Sent by Doris|
Date: 2014-11-19 21:59:43 CST
You don't have a SUBJECT INDEX Emily, so there.
w w w . o p e r a c a s t . c o m / v r c s p r e s e n t s . h t m
Art songs are really the poor stepchild of the classical music industry, being outsold by
symphonic music, instrumental music, and, of course, opera; but despite their low sales, their
Spartan performing forces, and their rarefied appeal, art songs just seem to hang in there. How is
it they survive? And should they??
Half of that rarefied appeal comes from poets that supply the texts, and here we find employed
some of the greatest names in the language. Yeats, Frost, Sandburg, Whitman, Dickinson, etc. If
opera, “blood and guts”, is the hysteric response to everyday events, art songs are a more
internal balancing of the humors, a contemplation of the navel.
Ernest F. Krysty, a then-future VRCS member, remembers working at the Sam Goody Bargain Outlet on
49th Street in the early 1970s, where he picked up his first arts songs, the An die ferne
Geliebte, sung by Haefliger on a Heliodor LP for 69 cents, less his employee discount! A first
step down a primrose path that wound through King Karol Records, the Gramophone Record Shop, and
the Tower Annex on Fourth Street. He also began pasting the texts and translations on index cards
for all his precious holdings, a practice that eventually necessitated learning the Cyrillic
alphabet so that texts could be copied from the Russian scores at the Lincoln Center Library.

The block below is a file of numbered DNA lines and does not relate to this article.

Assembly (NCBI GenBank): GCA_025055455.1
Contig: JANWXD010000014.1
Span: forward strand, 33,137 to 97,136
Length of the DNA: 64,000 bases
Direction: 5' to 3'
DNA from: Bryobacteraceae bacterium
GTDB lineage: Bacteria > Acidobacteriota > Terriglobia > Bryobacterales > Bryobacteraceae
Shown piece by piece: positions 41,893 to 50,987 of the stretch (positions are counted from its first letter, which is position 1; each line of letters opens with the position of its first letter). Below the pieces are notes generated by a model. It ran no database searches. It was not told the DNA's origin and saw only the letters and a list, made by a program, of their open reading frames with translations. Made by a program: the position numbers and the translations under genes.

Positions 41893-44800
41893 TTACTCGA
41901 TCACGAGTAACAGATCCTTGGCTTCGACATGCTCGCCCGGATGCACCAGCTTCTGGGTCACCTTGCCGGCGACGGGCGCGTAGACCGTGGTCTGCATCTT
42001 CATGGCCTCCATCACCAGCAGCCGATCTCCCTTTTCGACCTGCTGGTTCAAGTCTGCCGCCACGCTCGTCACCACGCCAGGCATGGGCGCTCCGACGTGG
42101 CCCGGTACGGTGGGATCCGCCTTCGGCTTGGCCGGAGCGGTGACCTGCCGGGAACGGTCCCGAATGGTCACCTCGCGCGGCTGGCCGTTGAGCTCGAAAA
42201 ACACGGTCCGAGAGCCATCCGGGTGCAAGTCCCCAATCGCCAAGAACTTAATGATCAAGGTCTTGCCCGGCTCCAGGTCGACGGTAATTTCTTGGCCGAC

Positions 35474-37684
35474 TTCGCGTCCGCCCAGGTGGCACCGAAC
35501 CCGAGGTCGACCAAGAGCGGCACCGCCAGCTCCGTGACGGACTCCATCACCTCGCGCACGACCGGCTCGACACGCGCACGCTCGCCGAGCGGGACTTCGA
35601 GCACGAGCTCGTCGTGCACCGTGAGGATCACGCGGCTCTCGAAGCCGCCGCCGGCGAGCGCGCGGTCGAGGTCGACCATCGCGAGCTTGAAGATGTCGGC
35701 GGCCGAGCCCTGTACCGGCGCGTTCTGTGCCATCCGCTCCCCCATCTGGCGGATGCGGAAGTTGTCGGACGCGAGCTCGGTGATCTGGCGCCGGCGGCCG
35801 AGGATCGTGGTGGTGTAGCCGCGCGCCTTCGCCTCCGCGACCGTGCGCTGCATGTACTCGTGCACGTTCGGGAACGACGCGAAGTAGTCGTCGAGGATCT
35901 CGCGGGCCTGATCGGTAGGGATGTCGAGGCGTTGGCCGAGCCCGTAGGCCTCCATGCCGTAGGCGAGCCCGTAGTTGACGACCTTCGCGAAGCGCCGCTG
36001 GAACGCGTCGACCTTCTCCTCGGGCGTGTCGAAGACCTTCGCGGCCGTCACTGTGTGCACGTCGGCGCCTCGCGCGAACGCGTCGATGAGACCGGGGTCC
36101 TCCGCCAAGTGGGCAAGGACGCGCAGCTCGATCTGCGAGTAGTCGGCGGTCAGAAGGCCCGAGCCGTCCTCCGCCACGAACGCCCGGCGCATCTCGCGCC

Eventually there were over 10,000 cards with multiple composers and performers listed on the back.
Then came Emily’s List, the internet compilation by Emily Ezust that quickly outstripped all of
the amateur cataloguing attempts, and is a great reference for finding the text that you are
looking for in all of modern poetry, and now numbers composers in the 40,000s! But she doesn’t
have a SUBJECT INDEX. So Ernest is still at home cutting and pasting, and selecting the proper
color of ink for each performer to be entered on the back!
He has prepared a selection of modern English art songs so the VRCS can determine whether or not
they should survive. The emphasis will be on newly written songs and up-and-coming art song
specialists, so bring your reading glasses and navels! (Yes, texts will be provided.)
It’s always a great pleasure to welcome a new presenter, and Ernest Krysty, a longtime member,
has certainly come up with a most interesting subject for a first outing, so let’s urge him on